Spike in YouTube Views and Google Search Errors Insufficient to Prove “Actual Confusion” in Trademark Infringement Claim – Scorpiniti v. Fox Television Studios, Inc., 2013 WL 252453 (N.D. Iowa Jan. 23, 2013)
Scorpiniti v. Fox Television Studios, Inc. is the latest case involving use of Internet popularity to prove infringement of a trademark or trade dress. In this case filed in Iowa’s federal district court, the plaintiff unsuccessfully argued that a sudden rise in the number of hits on a YouTube page bearing the mark in question is evidence of “actual confusion.”
The plaintiff, Louis J. Scorpiniti (Scorpiniti) registered the mark “THE GATE” with the U.S. Patent and Trademark Office for use in relation to “television broadcasing.” In 2007, Scorpiniti was developing his own religious-themed music television show, The Gate. Scorpiniti created a website for the show and completed a pilot (which he posted on YouTube) and the first episode (which he posted on his Facebook page). He never broadcasted his show on TV.
Fox Television Studios, Inc. (Fox) filed an application with the USPTO to register the mark “THE GATES” for use in relation to a new TV series, “The Gates”, about a police officer who moves into gated community inhabited by supernatural beings. Scorpiniti initially filed a Petition for Opposition to Fox’s mark, but later withdrew the petition and chose instead to sue Fox for trademark infringement. The Gates aired on ABC stations from June to September of 2010.
To prove infringement, Scorpiniti had to show that Fox’s use of THE GATES “creates a likelihood of confusion” between the two TV programs. One of the factors relevant to determining if there is “likelihood of confusion” is evidence of actual confusion.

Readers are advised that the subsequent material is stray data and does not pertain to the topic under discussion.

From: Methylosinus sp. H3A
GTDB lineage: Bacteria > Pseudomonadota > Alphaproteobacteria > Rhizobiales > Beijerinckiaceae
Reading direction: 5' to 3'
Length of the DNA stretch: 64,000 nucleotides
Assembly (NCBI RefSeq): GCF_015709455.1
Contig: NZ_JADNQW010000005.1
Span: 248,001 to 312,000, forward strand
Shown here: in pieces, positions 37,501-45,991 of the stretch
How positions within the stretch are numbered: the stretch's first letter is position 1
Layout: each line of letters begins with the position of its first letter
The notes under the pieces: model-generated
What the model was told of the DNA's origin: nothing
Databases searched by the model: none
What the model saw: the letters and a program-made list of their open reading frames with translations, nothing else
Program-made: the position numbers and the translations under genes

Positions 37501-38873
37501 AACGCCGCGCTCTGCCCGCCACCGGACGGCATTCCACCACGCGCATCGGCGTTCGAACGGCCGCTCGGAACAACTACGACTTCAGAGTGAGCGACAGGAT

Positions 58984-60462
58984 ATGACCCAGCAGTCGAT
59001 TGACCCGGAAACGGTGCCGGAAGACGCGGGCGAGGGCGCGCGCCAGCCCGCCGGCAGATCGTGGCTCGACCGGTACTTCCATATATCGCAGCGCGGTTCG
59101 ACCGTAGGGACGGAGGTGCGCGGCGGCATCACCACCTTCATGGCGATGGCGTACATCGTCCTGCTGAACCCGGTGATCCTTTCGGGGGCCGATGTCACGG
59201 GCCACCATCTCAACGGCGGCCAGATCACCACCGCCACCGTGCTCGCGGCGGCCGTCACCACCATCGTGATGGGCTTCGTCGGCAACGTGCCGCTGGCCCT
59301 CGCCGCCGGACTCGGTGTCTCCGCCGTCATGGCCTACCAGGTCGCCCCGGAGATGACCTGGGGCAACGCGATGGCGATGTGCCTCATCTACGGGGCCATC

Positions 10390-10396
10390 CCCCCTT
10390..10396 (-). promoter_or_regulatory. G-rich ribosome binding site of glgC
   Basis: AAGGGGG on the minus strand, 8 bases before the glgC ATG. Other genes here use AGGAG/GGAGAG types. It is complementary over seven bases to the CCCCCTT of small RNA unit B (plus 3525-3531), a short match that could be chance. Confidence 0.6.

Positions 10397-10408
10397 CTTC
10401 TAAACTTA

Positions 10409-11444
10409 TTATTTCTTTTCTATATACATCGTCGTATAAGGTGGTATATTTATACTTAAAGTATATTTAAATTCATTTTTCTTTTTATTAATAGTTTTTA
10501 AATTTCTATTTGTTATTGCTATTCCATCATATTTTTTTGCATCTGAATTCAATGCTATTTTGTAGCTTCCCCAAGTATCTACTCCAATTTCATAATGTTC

The pilot episode of The Gate that Scorpiniti posted on YouTube experienced a spike in the number of views during the summer of 2010 when ABC was advertising The Gates. Scorpiniti argued that this was evidence of actual confusion. The court disagreed. Also unpersuasive to the court was the fact that a Google search of the term “abc the gate” yielded results in which Fox’s TV show was misspelled as “The Gate.” Spelling errors in an internet search or the fact that someone stumbles upon Scorpiniti’s YouTube video due to a search illustrates inattentiveness or carelessness on the part of the searcher, not actual confusion, the court said. Any viewer who mistakenly viewed the pilot episode of The Gate while searching for The Gates would be able to tell that the two shows come from different sources based on differences in their appearance, content and production value.